I think of the Dadaists, who specifically chose pedestrian objects and held them up claiming “it’s art if I say it is”; Duchamp’s urinal the most widely recognized example of this oft scorned and vilified movement -- but we still remember and talk about it, it’s influence carrying on thorough the generations, giving birth to new art forms and bad music videos alike.

And I wonder: what is the wall, the membrane, the line in the sand that represents the magic threshold that Jake would have to step over to cross from Autist to Artist? Because if this intense attachment to everyday objects, having a unique vision of them, even carrying that over to obsession, if this all is a hallmark of the Autistic and the Artist alike, what separates them? 

I think of many artists becoming obsessed with a particular image or object; story or subject and painting, sculpting, re-creating that over and over in different ways, repetition with variation but still, holding onto the thing until its meaning has been wrung out, exhausted, and still going back to that well again: Monet's water lilies, Frida Kahlo's self portraits, Rothko’s rectangles.

When an autistic kid re-creates the same thing over and over we call it rigidity and try to break him of it, but when a great artist paints the same thing over and over, we call that her signature subject and marvel at her ability to see things new again whilst stumping along a worn and familiar path.

It is interesting to note that the very first of Marcel Duchamp’s found object creations (which he called "Readymades") was a bicycle wheel, which he mounted upside down onto a stool in his studio. He would spin it occasionally just to watch it, claiming "I enjoyed looking at it, just as I enjoy looking at the flames dancing in the fireplace." Hmm, sound like anyone else we know?

And the answer is, of course, communicative intent.  For an Artist, no mater how narcissistic, wrapped up in himself, withdrawn and solitary, the creative impulse is still connected to communication, the desire to share one’s uniquely warped vision of the world with the world, or at least one other individual in it. The Autist, on the other hand, is most usually happy to lose himself in the objects of his fascination, to commune rapturously alone with their beauty. 

The interesting thing is that Jacob has changed so much in this, now.  He is straddling that fence that separates the autist from the artist, he has bucketfuls of communicative intent. Were this to have happened today he would not want to be alone with his lovely brick but he would be taking me by the hand, dragging me down to belly up to the pavement with him, close one eye then the other to see how the brick relates to the background.  “Look, Mommy!” he would say, as he does so often now, pointing out his world to me, wanting me to see and marvel with him at what has caught his fancy.  That “with him” part is the big brass ring, and I am over the moon that Jacob now has it firmly in his grasp.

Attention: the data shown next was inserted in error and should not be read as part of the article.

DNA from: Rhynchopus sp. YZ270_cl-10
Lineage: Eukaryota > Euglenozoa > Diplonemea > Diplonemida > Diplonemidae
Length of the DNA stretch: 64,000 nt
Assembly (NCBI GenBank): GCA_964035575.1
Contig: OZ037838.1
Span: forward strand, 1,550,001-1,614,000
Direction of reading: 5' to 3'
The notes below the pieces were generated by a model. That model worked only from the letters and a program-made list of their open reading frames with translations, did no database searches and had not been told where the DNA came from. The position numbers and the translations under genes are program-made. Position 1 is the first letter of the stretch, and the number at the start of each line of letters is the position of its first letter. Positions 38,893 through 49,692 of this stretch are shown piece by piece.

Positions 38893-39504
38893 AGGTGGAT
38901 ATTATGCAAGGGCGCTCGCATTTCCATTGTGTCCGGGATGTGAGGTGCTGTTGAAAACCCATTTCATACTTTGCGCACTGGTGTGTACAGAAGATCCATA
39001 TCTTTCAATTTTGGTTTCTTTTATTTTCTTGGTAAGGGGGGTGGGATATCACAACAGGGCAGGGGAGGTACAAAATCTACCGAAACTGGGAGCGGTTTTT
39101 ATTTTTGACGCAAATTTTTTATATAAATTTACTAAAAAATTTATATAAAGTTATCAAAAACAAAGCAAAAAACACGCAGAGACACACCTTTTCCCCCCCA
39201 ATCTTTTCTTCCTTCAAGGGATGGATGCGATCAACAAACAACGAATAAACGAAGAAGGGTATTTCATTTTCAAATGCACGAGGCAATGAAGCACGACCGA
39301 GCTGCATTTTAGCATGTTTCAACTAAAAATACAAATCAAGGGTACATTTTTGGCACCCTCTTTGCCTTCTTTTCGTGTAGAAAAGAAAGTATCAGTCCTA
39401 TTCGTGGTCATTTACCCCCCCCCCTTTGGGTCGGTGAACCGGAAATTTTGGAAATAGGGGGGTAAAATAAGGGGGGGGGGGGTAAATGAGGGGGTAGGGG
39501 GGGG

It’s called “shared attention”, and if your child is developing typically you don’t even notice it as it kicks in around 9 months, certainly by a year.  You point to a bird and your baby cues in to your gaze, his eyes follow the direction of your finger and he looks where you’re looking, smiles when he finds the birdie.  Your toddler picks up a pretty rock and brings it to you, proudly sharing her treasure.

Jacob did none of these things at that tender age. But he’s here now, sharing attention in spades, and I bow down to kiss the feet of the goddess of neuro-emotional development that has allowed Jacob to walk this path, step by step, from Autist toward Artist.



Photo Credit: Jim Steinhardt  "Girl with Balloon at Central Park Zoo" 1963
(yes, that's me)

59 comments:

  1. Thank you for writing what I could never put my finger on- this is exactly what makes Emilia and Charlie brother and sister! She is the 'artist', he is the 'autist'- more alike than different.

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  2. What a wonderful post. Thank you for helping me understanding autism. It seems that there are a million ways to see autism, and I sure like yours ;)

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  3. Thanks for a lovely post! Your son sure sounds like he takes after your father. More and more I feel unhappy with the negative ways we have of describing autistic traits. Rigidity? It seems we feel uncomfortable with it as much because it's different from how the NTs see the world as because it's inherently problematic. Also, educators seem to spend a lot of time teaching autistic kids not to make weird noises or movements. Sometimes they're just singsongs and little dance routines. Again, it they were artists not autists, would we care?

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  4. We should all be able to find the extraordinary beauty in ordinary things.
    What a lovely tribute to your son.